That the brain is capable of developing when stimulated in the right manner has been known for long. Research surrounding language learning and the brain is now helping uncover what language learning does to the brain as well as telling us what can help when it comes to learning a new language.
Research has gone to show that learning a different language develops the brain in a manner which is similar to what exercising does to muscles. It also points to the notion that people who learn a second language earlier in life have better developed grey matter in comparison to those who did the same later in life.
Age, Language Learning, and the Brain:
As you grow older, learning a new language will become more challenging, and at some point in life, addressing certain nuances could well become impossible. This is simply because our brain develops as we grow, and at some point, it even starts to deteriorate.
It is believed that a that a baby in between 9 – 12 months of age loses the capability to differentiate between sounds which are not a part of his/her native tongue. After around 4 years of age, children find it hard to grasp the morphology of a new language. By around 7, more attention is paid to what is being learnt, and this has an effect on the kind of memory used in learning a language.
Post puberty, mastering a language and speaking without a ‘foreign’ accent becomes quite unlikely, although what you should know is that there really is no cut off point when it comes to learning the vocabulary of a language.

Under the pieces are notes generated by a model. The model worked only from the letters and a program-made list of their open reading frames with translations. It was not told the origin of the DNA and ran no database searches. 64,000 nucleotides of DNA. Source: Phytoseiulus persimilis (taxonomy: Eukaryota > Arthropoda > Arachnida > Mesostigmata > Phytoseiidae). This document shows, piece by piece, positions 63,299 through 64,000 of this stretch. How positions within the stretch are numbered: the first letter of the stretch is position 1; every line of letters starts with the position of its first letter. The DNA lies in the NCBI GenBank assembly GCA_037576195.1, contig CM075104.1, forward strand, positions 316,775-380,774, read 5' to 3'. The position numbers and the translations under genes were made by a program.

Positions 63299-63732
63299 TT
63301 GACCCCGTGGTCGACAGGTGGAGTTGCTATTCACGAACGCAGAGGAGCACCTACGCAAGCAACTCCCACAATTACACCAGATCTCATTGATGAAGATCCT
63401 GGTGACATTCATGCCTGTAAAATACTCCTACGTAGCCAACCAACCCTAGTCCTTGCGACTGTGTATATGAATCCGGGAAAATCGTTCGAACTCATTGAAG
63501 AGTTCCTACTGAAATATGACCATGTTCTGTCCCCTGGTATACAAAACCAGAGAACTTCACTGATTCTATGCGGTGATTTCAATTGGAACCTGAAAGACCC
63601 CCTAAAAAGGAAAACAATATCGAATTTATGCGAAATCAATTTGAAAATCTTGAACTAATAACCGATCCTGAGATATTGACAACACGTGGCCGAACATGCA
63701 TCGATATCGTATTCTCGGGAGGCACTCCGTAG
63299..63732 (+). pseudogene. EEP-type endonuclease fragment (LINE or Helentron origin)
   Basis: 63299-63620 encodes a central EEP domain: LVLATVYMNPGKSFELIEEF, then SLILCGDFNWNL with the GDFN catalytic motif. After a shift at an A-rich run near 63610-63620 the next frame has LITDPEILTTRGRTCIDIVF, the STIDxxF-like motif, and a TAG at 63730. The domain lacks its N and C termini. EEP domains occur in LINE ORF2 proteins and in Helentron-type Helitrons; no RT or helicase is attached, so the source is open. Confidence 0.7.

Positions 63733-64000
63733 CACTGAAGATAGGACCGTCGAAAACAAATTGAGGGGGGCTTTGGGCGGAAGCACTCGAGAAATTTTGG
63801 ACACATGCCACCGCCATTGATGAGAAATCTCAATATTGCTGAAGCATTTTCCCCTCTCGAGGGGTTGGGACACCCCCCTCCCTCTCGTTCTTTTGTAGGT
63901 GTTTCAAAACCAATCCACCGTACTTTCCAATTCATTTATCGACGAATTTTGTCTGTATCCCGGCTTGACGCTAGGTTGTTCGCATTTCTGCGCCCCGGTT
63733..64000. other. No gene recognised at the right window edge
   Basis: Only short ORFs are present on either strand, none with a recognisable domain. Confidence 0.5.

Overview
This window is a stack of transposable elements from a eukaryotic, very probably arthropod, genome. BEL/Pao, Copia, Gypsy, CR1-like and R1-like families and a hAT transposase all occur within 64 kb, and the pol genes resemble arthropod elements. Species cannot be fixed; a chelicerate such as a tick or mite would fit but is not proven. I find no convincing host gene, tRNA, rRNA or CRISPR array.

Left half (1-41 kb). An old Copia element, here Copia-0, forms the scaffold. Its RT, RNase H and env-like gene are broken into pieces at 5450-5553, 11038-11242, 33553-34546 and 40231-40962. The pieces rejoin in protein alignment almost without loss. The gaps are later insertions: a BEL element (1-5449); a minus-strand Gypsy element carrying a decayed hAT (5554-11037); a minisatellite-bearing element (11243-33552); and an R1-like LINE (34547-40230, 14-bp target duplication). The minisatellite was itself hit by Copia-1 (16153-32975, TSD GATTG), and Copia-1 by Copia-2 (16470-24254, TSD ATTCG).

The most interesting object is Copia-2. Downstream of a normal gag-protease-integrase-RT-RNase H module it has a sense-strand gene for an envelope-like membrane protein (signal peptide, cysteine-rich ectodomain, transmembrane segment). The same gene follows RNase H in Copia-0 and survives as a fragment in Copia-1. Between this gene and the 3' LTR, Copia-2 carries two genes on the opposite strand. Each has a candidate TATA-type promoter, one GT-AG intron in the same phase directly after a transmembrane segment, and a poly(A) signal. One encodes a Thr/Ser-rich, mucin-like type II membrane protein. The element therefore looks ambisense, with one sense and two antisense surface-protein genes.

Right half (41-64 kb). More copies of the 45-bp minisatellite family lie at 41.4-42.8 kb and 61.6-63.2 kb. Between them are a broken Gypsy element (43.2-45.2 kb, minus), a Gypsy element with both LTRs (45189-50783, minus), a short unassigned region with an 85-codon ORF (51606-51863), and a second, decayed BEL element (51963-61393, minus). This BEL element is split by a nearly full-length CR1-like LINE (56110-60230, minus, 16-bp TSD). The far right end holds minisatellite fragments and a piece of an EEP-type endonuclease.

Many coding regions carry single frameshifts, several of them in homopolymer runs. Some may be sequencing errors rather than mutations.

The Brain Continues to Learn:
One of the brain’s most basic functions is to learn and it continues doing so until it functions properly. Given the brain’s plasticity and its ability to create neurons and neural connections, one can learn a language in late in life. While it would be more challenging than having done it in one’s younger years, it will also have a positive impact on the brain. Understand that the brain responds well to stimulus, and as long as you are subjecting your brain to interesting and relevant content, learning a new language can be accomplished even during adulthood.
What Will Help?
There are several things which can help your brain in learning a language, and although these might seem simple enough, they go a long way in terms of effectiveness.
- Ensure spending time in learning the language on an ongoing basis, and this is not limited to actual learning but would also include immersion activities like watching movies, reading, listening to music, etc. This, ideally, should be done on a day-to-day basis as it will give your brain constant exposure to the language in question.
- Work on building your vocabulary and address grammatical aspects from the beginning as this will allow your brain to identify similarities and patterns which help simplify the process.
- Do not push your brain beyond its limit by trying to accomplish too much too soon, and remember that your brain requires its fair share of rest.
So, if you wish to learn a new language and are wondering if your brain is up to the challenge, you could well be surprised. After all, with motivation and the right kind of methods such as brain training employed, there is no telling what the human brain can accomplish.